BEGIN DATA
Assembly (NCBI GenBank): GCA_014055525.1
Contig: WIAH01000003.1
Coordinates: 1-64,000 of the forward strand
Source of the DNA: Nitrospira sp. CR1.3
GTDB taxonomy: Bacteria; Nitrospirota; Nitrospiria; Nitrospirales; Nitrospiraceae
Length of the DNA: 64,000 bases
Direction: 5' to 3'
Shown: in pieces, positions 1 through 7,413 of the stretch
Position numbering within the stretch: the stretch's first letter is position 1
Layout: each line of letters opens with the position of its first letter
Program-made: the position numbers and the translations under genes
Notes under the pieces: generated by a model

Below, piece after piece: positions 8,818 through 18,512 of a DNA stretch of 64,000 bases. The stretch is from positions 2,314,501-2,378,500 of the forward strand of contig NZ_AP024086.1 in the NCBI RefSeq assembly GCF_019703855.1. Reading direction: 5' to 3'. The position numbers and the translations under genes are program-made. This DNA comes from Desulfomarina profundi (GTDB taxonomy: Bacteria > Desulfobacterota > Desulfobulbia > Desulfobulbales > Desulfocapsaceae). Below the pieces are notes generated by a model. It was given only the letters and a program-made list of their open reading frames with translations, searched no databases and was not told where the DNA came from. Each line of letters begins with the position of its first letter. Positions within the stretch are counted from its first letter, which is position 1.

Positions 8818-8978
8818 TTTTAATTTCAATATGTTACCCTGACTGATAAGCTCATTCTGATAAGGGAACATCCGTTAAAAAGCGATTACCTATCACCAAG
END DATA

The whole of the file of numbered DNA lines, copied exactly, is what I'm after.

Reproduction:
Assembly (NCBI GenBank): GCA_014055525.1
Contig: WIAH01000003.1
Coordinates: 1-64,000 of the forward strand
Source of the DNA: Nitrospira sp. CR1.3
GTDB taxonomy: Bacteria; Nitrospirota; Nitrospiria; Nitrospirales; Nitrospiraceae
Length of the DNA: 64,000 bases
Direction: 5' to 3'
Shown: in pieces, positions 1 through 7,413 of the stretch
Position numbering within the stretch: the stretch's first letter is position 1
Layout: each line of letters opens with the position of its first letter
Program-made: the position numbers and the translations under genes
Notes under the pieces: generated by a model

Below, piece after piece: positions 8,818 through 18,512 of a DNA stretch of 64,000 bases. The stretch is from positions 2,314,501-2,378,500 of the forward strand of contig NZ_AP024086.1 in the NCBI RefSeq assembly GCF_019703855.1. Reading direction: 5' to 3'. The position numbers and the translations under genes are program-made. This DNA comes from Desulfomarina profundi (GTDB taxonomy: Bacteria > Desulfobacterota > Desulfobulbia > Desulfobulbales > Desulfocapsaceae). Below the pieces are notes generated by a model. It was given only the letters and a program-made list of their open reading frames with translations, searched no databases and was not told where the DNA came from. Each line of letters begins with the position of its first letter. Positions within the stretch are counted from its first letter, which is position 1.

Positions 8818-8978
8818 TTTTAATTTCAATATGTTACCCTGACTGATAAGCTCATTCTGATAAGGGAACATCCGTTAAAAAGCGATTACCTATCACCAAG